Unfortunately, the next day also showed how utterly ruthless the vanilla game could be.
Late that afternoon and all of the evening was spent helping Stovamor and Arathon getting their paladin class mount. This took place in Scholomance just five players, fighting our way down to a cellar with tough level 61 elite undeads. It was hard only being four paladins and one mage, and we were even exposed to a peculiar paradox as the boss was chained together with a tough guard. We just couldn’t manage them both at the same time. We tried all sorts of odd tricks. One of the most inventive was letting Hermanni run upstairs using his explosive turbo boots and then drop back down to the cellar through an alcove hole. It almost succeeded too, but then Hermanni’s boots exploded and he was instantly killed, after which the boss returned to also deal with the rest of us. Unfortunately Hermanni had to leave shortly thereafter, but back in the beginning (after yet another wipe) we invited a priest from Ordo Lucis called Hohoho, and he was absolutely worth the trouble. He was experienced and cunning, often used shackle undead and shields, healed really well, and he had a lot of funny comments and voice emotes. It also went better when we finally got back to the cellar. We even managed to clear the cellar of the boss, the guard, and all their minions. Then Stovamor started a foolishly cumbersome event with waves of ghosts that each had to be stunned with various types of seal judgments. Some of these seals wasn’t even ready in my action bar and I had to temporarily make room for them. It was not a fan of this design. But the worst part was that Stovamor had to go down and “pick up the ghosts” and then drag them up to our corner, so that we could stun them and let Pookyi use area of effect spells on them. In the second wave Stovamor had some bad luck and died, and soon after we all wiped. Then came the most frustrating discovery of all. The entrance closed, all of Scholomance had respawned and we had to start all over from scratch. At this point we gave up and I was furious. This was by far the most inane quest I had yet seen in this game, and I had already seen quite a lot of crap already. Shame on you, Blizzard!19 June 2005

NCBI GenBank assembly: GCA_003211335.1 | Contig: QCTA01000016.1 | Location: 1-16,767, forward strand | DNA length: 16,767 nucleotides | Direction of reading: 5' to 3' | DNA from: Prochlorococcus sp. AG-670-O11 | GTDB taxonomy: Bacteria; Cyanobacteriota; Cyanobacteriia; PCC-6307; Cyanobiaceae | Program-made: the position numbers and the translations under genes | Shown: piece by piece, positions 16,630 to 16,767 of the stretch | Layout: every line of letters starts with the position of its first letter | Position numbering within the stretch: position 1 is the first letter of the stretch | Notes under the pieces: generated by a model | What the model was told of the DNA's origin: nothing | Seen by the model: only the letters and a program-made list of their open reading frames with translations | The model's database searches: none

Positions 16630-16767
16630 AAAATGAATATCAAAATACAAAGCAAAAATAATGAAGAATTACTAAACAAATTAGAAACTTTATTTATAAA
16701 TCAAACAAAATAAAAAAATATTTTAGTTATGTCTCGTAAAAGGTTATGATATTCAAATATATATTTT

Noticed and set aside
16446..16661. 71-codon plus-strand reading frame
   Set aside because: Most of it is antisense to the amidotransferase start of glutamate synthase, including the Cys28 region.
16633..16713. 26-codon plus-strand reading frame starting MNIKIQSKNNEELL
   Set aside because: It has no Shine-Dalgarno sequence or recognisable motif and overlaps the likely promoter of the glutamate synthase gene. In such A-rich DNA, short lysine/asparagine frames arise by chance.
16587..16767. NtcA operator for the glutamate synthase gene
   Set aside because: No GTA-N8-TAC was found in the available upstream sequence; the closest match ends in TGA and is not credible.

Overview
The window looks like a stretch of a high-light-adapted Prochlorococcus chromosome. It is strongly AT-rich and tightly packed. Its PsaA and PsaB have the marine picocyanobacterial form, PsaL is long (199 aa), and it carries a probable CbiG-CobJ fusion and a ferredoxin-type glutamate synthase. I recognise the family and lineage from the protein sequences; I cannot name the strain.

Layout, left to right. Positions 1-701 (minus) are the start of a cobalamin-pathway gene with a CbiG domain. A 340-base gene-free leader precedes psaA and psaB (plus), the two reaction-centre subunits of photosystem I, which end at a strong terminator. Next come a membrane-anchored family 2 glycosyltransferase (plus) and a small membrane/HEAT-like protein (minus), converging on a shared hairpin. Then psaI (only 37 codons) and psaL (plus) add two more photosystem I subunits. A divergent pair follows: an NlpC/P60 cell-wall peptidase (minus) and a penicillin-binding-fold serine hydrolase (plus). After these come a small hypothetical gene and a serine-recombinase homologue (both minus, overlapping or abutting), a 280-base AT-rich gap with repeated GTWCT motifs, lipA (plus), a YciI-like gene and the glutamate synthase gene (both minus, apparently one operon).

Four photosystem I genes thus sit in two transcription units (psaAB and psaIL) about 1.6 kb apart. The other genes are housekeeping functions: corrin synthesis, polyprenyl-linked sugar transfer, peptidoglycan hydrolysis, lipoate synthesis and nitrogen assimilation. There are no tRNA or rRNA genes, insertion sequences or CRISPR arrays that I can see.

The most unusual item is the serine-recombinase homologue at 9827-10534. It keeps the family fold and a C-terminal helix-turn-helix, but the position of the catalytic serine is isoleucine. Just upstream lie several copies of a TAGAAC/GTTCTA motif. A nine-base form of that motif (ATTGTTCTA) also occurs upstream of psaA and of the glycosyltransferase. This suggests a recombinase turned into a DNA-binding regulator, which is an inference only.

I had another 15 man visit to UBRS together with Blades of Oblivion and Ordo Lucis, and we played quite well – at least until we reached an edge and a bio break (which is MMORPG jargon for visiting the toilet). In the meantime some of the remaining players jumped around excessively, and suddenly one of them fell down to the plateau further down. We then all decided to jump down, but the badly timed appearance resulted in a wipe followed by a respawning of enemies that forced us to abandon the raid.